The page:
Thursday, September 21, 2023

E-Book Sales! Today and Tomorrow Only! (Also, Free Stories)


It's not just you. Open Road Media has been running promotion-sales of my e-books rather a lot lately. No idea why. But if I can't cooperate with the people who are working hard to earn me money, then what a I doing in this business?

So here's the deal: Today, Thursday, September 21, my first novel In the Drift, is on sale for only $1.99. One day only, and only in the United States.

Tomorrow, Friday, September 22, my dinosaurs-paleontologists-and-time-travel novel Bones of the Earth, goes on sale for one day only. Again, it's just $1.99 and, again, available only in the US.

And what's this about free stories . . .?

Over at, they're offering a free download of their Summer 2023 Short Fiction Bundle, containing all the short fiction they've put up online over the last several months. It includes my story, "The Star Bear," so I think it's a terrific deal.

You can find it here



Wednesday, September 13, 2023

E-Book Three-Book Sale! Vacuum Bones of the Drift! Friday Only!



As happens on an irregular but kinda frequent schedule, Open Road Media is having a sale of some of my work in e-book format. This time, it's a bundle of three novels: Vacuum Flowers, Bones of the Earth, and In the Drift will be available for purchase this Friday, September 15, for $3.99.  (US only.)

That's a pretty good deal if you a) read e-books, b) don't have those three of my novels, and c) would like to read them.


Thursday, September 7, 2023

A Time-Line for Slow-Starting Gonnabes



Alvaro Zinos-Amaro, who labored long and hard to create a book-length series of interviews with yours truly,  Being Michael Swanwick, shared with me a solicited blurb from John Clute recently

“Some authors refuse to talk about themselves or their work. Others do so, but run out of new things to say. Only a few have the fertility and the mental legs to go deep and long. J. G. Ballard and Samuel R. Delany and Robert Silverberg are three who’ve done so, at great length: but the books containing interviews with them, which take up hundreds of pages, end too soon. And so it is with Michael Swanwick. The 300 pages of Being Michael Swanwick are not enough. It is only the beginning of a fractal journey into the art and artifice and accident and fatedness inspiring his work that make almost every story Michael’s written over the near half century of a brilliant and prolific career so much worth talking about. The more we read, the more we want. The more we want from him, the more we gain.”

This is heady praise. But I don't quote it in an attempt to win your admiration. Ignore all that.

 By a coincidence, over on Facebook, in response to a comment that surely I was always a good writer, my old friend Jay Schauer, himself a very good writer and a much earlier-bloomer than me, posted in response to a comment that I was surely always a good writer:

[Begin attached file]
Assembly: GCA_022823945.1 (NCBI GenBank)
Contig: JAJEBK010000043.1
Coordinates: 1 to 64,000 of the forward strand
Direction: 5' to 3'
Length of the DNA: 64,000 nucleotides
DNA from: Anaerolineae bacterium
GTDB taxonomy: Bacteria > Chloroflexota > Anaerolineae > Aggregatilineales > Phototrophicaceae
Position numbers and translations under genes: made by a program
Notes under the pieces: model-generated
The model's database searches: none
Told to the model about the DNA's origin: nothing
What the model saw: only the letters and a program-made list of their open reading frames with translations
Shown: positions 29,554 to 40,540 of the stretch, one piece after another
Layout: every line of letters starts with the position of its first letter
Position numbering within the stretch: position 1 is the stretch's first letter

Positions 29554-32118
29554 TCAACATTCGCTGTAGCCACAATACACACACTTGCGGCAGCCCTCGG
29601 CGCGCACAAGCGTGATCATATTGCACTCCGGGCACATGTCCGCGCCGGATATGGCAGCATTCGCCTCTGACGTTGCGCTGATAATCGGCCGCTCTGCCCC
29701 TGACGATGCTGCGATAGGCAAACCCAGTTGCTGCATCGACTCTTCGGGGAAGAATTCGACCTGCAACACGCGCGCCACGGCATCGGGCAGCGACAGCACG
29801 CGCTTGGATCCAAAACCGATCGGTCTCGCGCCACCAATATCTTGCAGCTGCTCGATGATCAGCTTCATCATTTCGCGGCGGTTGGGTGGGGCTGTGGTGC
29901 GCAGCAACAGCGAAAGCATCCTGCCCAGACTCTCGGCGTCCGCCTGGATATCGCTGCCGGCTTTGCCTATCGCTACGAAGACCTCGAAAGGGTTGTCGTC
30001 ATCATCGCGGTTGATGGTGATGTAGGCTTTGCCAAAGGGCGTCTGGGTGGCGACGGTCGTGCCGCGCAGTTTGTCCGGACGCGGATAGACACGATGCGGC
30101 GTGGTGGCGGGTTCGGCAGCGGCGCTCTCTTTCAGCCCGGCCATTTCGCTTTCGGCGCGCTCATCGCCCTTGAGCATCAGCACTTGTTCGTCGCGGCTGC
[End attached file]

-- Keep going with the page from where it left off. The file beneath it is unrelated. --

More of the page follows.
As Michael's former next-door dormmate, I'd like to mention that he was NOT always a good writer. I read some of his early fiction, and it wasn't that good. But his determination to learn and improve was hugely present. I honestly thought he didn't have the chops, and told him so. He proved me wrong -- hugely wrong. Now I look to him for inspiration and guidance. I have no hope of ever being as good a writer as Michael, but I can learn from his outstanding stories, and more important from his complete devotion his craft. I'm sure I'm not the only one to feel gratitude for his work.
After which, Marianne Porter, the owner-editor-proprietor of Dragonstairs Press (and by sheer coincidence my wife) wrote:
I met him a few years later. By then he was writing concentrated, intense, dazzling ... fragments. But always writing.

Now let's put together a timeline:
 1966: One night, my junior year of high school, after finishing my homework, I read The Lord of the Rings. I determine to become a writer.
1972: The last year of college, Jay still believes my work is hopelessly bad. He is right.
1975: I get a job working as a clerk-typist for the Commonwealth of Pennsylvania, Department of Health, Bureau of Laboratories in Landis State Hospital, where I meet Marianne. I have progressed all the way to writing interesting fragments.
1979:  I finish my first science fiction story. It's not very good. Gardner Dozois and Jack Dann show me how to fix it.
1980: I publish my first two stories, "Ginungagap" and "The Feast of Saint Janis." They both place on the Nebula ballot. And lose.
1990: Stations of the Tide wins a Nebula, my first major award after a decade of losing I forget how many.
2023: John Clute's kind and generous praise of my work.
So I dedicated my life to writing at age 16 and might be judged a success at age 40. Some of us are just slow starters. But I am still going, still writing, at age 72. I spell all this out for the sake of any gonnabe writers who are feeling discouraged but won't quit anyway. (As a rule of thumb, if you can quit, you should; this is a rough way to earn a living.) There are writers who start young and are first-rate almost immediately. That's not all of us. Sometimes it takes a big chunk of your life to get anywhere. Sometimes that's just the price of admission.